Tartan extrait de parfum was one of the earliest luxury fragrances offered by the house, directly inspired by the unique beauty of the Scottish Highlands and created by nose Sarah McCartney based on her own research of this unique terrain. In celebration of Burns Night, we're raising the quaich—the cup of friendship—and offering you a special deal of 20% off on 50ml bottles of Tartan until Monday, January 29th. Use code: BURNSNIGHT
We also want to tell more about the story of Tartan and why we created a unique fragrance that taps into this singular Scottish textile tradition. This story is not only about our gorgeous extrait but also about how tartan became one of the world's most recognizable textile motifs.
Tartan is beloved of luxury fashion, the European aristocracy and millions of ordinary Scots and their descendants around the world. For a woolen textile with humble origins, it’s come a long way and daily captures new fans despite its long, long history. But, just how long that history is, exactly, can be hard to tell. The story of tartan is never straightforward.
The House of Edgar, a heritage tartan producer founded in 1783, recently announced that they are bringing the world’s oldest known tartan back to life from the grave…well, from the peat bog, actually.
The oldest tartan in the world—certified as a true tartan by the Scottish Tartans Authority—was found in a peat bog in Glen Affric in Scotland’s Highlands about 40 years ago. The particular conditions of peat bogs are well known for preserving ancient things, including people, that would otherwise biodegrade.
Not only have experts confirmed that the tartan dates from between 1500 and 1600, but they have even been able to recreate its natural dyes made from local minerals and plants. The artefact—about the size of a pillow case—was unveiled as part of the Victoria & Albert Museum Dundee’s ‘Scottish Tartans’ exhibition that opened last year. And, good news: this historic piece of tartan will be remaining in Scotland. The V&A Dundee will become its contemporary home when the exhibition is over.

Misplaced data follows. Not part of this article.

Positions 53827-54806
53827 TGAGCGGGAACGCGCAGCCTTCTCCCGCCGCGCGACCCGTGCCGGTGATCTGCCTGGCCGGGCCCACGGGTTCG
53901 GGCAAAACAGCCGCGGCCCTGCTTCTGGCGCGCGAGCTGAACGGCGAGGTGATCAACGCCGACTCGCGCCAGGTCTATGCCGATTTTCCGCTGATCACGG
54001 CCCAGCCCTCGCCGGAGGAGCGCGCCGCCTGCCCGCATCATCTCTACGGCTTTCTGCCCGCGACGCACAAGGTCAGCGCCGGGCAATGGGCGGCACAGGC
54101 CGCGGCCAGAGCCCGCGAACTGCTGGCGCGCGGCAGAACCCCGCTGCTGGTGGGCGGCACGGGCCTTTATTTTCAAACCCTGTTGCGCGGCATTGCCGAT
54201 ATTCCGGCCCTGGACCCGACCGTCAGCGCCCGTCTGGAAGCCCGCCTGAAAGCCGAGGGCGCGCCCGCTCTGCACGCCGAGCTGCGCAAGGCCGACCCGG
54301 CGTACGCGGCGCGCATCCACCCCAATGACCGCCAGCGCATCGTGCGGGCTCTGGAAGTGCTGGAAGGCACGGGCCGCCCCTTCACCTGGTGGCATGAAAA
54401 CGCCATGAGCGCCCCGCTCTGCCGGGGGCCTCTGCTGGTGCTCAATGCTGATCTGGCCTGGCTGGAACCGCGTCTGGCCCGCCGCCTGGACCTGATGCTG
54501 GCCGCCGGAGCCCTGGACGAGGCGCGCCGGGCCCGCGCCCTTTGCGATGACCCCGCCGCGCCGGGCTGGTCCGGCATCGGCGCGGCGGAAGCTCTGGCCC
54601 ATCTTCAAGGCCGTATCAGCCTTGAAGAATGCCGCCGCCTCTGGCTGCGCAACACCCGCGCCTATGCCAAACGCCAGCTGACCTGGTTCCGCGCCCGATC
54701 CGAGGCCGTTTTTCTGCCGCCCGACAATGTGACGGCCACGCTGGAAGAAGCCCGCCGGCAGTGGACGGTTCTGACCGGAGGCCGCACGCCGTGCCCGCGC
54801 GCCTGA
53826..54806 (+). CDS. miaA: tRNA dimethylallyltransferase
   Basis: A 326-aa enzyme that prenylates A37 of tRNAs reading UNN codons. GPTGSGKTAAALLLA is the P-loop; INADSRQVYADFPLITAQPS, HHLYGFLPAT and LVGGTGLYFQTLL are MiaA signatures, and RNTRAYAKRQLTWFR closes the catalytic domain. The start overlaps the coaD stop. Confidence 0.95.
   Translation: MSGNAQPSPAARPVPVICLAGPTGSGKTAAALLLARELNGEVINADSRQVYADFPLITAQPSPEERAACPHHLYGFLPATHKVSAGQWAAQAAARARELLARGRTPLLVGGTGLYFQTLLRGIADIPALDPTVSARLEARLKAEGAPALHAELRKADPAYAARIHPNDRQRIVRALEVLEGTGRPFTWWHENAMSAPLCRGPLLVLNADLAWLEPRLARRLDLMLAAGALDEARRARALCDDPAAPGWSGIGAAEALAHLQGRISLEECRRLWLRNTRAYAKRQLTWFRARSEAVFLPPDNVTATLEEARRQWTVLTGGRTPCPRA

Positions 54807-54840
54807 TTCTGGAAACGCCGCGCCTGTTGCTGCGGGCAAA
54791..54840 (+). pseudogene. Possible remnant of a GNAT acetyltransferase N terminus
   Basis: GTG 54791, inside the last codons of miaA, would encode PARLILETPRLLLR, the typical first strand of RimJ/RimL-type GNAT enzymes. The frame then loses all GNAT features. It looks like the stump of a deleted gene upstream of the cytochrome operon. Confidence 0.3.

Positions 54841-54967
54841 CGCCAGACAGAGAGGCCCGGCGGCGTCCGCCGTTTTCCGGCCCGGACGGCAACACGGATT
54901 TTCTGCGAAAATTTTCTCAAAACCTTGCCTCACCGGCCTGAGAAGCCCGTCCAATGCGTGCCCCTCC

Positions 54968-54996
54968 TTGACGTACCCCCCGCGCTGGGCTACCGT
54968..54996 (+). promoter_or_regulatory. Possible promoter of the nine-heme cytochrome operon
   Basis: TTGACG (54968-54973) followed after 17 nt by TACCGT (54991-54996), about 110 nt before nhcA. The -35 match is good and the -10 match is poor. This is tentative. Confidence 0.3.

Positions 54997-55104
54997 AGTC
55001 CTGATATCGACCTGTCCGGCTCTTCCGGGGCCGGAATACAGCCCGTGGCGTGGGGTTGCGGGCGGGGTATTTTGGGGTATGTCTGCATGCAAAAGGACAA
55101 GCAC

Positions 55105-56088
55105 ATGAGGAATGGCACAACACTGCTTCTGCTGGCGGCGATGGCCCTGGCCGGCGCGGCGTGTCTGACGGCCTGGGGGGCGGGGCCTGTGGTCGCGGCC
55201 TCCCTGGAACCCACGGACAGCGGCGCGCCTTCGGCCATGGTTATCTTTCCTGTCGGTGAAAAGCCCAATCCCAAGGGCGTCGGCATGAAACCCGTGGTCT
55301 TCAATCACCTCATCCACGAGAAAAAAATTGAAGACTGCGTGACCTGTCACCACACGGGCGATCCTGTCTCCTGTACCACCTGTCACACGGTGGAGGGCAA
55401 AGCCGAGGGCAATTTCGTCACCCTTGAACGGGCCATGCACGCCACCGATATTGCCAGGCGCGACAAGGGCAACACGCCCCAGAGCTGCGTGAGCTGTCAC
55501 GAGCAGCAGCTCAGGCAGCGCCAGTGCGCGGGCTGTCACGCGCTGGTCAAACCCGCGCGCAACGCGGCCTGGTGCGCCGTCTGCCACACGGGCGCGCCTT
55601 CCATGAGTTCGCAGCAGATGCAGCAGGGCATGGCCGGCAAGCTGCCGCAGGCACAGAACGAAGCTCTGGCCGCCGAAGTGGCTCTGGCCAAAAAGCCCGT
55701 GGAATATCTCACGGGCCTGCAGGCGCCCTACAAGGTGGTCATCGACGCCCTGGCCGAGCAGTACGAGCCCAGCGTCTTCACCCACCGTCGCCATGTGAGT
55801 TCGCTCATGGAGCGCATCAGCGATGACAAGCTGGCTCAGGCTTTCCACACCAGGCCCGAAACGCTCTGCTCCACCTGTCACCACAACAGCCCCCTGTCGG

However, you don’t only have to view it in a museum. With the House of Edgar bringing it back to life, you really will be able to don a kilt or a pair of chic trousers tailored not only in the highest quality tartan, but also the oldest surviving tartan pattern in the world to boot.
With Burns Night upon us, millions of Scots, their descendants and fellow travelers around the world will be digging out their kilts or sashes, almost always in a tartan they know they have an ancestral or personal right to wear and play their part in keeping the traditions of the clans alive. The baird (or bàrd in Gaelic)—what Scots call a poet—will recite the words of Robert Burns and the quaich—the friendship cup filled with whisky—will be passed around before the haggis is sliced with a sgian dubh, that little double-edged dagger traditionally carried by Highlanders, a kind of prototype pen knife that comes in handy out in the big country. And, after the eating and definitely more drinking of whisky, people will start to share cultural stories and anecdotes, especially to any non-Scots who have been invited to attend.
Inevitably, some of the stories will be true and some of them far less so, or almost impossible to either prove or disprove. This is often the case of things said about tartan on such occasions. It’s probably as it should be, because Scotland, like other Celtic nations, is a nation of storytelling; a nation of myths and legends. Why else would its de facto national day be the celebration of the life and work of the nation's greatest poet, the immortal Robert Burns?